'In our own peculiar circumstances in Nigeria, the erstwhile maximum 3% band around our CBN's MPR has been lately officially jettisoned so that our banks can charge whatever interest rate they desire thus, our current CBN Control Rate does not control anything!  It is disturbing that in spite of the critical need for industrially supportive interest rate structure that would impact positively on MAN (Manufacturers Association of Nigeria) and the economy, our own CBN has deflated the power of its prime control instrument in the name of free market economics. 

  'CBN's laissez faire interest rate structure is probably ill-conceived and anti people, and the banking sector is the sole beneficiary of this and other inexplicable policy positioning of our Apex Bank, especially, the unyielding self inflicted plague of too much money, otherwise called excess liquidity in our monetary system.

  'President Yar'adua in his 2008 budget indicated that the cost of removing such excess cash from the system was about N400bn in 2007, and most banks became much richer by these payments. The CBN Governor claimed in a recent interactive session with MAN that the actual cost of these loans in 2007 was only N92bn (compare with N500bn in 2010 budget)!   Even if the cost was only N1, one may ask what benefit we derive from borrowing money at any cost from the same group that the CBN has also gleefully featherbedded with a soft loan or deposits of $8bn; (over N1000bn); worse still why should we pay 10% or more to borrow money that, the CBN itself admits, is simply sterilized or kept idle in vaults to prevent inflation!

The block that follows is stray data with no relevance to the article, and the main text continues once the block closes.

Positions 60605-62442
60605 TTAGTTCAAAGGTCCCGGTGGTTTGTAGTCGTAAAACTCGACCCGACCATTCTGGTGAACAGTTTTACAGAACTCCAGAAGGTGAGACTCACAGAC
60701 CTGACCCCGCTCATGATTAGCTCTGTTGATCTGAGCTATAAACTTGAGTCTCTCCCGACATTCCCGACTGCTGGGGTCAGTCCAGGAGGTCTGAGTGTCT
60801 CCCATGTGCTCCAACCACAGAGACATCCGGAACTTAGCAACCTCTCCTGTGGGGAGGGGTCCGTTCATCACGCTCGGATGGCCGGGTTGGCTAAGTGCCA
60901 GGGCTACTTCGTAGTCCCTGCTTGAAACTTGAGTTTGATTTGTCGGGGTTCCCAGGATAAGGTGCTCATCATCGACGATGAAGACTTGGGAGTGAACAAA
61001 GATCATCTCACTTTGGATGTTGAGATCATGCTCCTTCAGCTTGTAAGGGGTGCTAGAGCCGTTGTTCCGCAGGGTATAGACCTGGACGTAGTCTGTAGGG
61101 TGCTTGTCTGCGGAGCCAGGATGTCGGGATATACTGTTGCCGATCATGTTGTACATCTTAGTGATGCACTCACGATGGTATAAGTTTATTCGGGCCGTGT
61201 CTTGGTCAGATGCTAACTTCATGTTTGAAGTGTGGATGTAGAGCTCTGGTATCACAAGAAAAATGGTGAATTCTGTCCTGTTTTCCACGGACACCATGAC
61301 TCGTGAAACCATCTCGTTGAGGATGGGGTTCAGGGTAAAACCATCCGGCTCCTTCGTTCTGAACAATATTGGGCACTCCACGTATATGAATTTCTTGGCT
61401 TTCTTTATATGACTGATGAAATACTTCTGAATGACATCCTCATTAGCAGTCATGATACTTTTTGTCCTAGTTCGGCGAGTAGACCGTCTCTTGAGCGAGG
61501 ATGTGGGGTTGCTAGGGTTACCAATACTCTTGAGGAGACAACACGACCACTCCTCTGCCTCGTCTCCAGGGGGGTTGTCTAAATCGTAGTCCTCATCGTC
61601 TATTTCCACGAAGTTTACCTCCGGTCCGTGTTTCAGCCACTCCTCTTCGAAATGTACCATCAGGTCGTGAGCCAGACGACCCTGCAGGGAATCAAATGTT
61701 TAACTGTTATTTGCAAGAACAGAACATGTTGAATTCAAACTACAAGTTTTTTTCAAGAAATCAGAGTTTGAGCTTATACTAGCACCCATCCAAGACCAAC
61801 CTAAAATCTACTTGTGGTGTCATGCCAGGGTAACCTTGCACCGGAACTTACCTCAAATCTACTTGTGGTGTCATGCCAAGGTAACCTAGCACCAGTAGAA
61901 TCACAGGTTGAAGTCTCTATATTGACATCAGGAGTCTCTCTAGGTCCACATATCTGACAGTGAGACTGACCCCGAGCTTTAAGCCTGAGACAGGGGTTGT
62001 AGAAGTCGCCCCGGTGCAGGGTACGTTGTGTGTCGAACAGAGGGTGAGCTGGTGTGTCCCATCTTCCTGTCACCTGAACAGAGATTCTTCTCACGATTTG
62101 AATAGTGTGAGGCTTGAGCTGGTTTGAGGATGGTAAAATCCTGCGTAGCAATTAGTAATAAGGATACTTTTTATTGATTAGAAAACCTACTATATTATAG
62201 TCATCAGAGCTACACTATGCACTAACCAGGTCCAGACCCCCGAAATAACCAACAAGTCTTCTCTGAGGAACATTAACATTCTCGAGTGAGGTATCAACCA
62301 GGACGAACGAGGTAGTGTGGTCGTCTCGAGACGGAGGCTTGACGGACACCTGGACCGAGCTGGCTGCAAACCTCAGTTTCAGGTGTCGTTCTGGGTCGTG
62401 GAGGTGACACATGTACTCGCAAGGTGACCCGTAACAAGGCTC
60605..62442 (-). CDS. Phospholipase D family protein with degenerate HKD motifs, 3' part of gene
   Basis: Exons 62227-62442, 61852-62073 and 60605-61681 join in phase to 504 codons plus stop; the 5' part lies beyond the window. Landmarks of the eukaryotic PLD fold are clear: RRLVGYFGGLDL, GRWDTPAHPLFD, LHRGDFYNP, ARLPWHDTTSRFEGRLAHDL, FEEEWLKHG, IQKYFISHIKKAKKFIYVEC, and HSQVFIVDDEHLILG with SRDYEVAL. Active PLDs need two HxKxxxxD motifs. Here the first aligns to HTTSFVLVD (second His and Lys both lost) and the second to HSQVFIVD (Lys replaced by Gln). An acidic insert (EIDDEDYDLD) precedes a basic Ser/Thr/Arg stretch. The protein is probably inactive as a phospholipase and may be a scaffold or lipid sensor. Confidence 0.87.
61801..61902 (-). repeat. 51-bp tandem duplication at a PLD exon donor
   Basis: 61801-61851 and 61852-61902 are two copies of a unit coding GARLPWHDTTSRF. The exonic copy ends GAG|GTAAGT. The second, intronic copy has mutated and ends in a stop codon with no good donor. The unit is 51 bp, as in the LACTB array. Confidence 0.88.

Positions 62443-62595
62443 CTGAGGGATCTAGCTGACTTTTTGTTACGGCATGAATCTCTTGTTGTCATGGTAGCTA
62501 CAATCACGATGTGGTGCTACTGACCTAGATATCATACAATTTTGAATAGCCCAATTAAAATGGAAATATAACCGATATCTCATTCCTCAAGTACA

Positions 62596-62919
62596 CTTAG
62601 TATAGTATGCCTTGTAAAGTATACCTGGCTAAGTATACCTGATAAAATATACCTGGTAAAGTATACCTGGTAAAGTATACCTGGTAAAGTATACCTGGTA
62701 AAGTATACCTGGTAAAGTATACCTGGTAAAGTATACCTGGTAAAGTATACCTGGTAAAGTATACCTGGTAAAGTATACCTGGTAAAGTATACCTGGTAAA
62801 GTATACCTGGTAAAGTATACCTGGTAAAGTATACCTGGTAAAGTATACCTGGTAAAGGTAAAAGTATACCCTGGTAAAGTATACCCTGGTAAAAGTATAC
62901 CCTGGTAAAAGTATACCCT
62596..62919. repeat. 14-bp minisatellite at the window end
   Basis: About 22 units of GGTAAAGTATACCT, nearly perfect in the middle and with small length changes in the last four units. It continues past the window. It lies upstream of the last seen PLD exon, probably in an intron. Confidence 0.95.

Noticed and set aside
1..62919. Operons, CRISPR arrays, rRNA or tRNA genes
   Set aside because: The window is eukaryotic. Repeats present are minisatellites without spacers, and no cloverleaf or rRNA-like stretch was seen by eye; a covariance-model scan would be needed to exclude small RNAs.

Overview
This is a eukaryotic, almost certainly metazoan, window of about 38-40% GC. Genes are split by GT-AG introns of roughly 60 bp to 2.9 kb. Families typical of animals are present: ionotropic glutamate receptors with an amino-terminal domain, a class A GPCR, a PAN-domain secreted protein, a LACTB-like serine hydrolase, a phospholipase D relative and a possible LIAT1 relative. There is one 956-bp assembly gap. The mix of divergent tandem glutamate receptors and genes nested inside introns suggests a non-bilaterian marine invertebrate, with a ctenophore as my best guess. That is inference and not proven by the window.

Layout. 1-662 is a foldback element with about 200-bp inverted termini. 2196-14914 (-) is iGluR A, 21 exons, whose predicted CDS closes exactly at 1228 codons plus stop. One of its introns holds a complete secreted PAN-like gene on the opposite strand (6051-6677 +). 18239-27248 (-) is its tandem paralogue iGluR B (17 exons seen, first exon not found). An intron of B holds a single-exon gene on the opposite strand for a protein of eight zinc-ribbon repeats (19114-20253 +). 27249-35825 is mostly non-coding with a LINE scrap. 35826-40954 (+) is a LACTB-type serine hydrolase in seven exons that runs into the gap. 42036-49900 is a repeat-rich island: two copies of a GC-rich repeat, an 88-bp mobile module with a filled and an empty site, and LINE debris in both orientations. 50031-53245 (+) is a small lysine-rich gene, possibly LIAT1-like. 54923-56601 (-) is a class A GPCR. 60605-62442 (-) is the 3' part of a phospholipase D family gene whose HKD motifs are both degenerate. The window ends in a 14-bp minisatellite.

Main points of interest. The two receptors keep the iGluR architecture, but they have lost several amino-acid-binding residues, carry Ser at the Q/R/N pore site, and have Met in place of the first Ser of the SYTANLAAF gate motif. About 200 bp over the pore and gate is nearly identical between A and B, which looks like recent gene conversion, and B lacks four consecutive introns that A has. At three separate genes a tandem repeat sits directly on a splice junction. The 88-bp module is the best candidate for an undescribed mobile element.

'This strategy against inflation has also instigated a current MPR of 10.25% and reduced private sector ability to borrow; the mind boggles at the potential of increased damage to industry and enterprise in 2008 when unexpectedly higher crude oil dollar revenue would further blow up the consolidated naira allocations paid into the bank accounts of the three tiers of government!

  'The CBN appears impervious to the increasing cost of incessantly mopping up such cash deluge, even when our domestic debt doubled to over N2 trillion since 2004 with a retrogressive impact on our people!  One wonders why less costly and salutary strategies such as increases in CBN's mandatory cash reserve positions of the banks to well above 10% were not aggressively adopted to tame the plague of cash excess.  This alternative to borrowing with treasury bills and bonds would have cost Nigerians nothing but saved the country billions of naira. But if this approach is adopted, how will the banks declare their tens of billions of profits this year?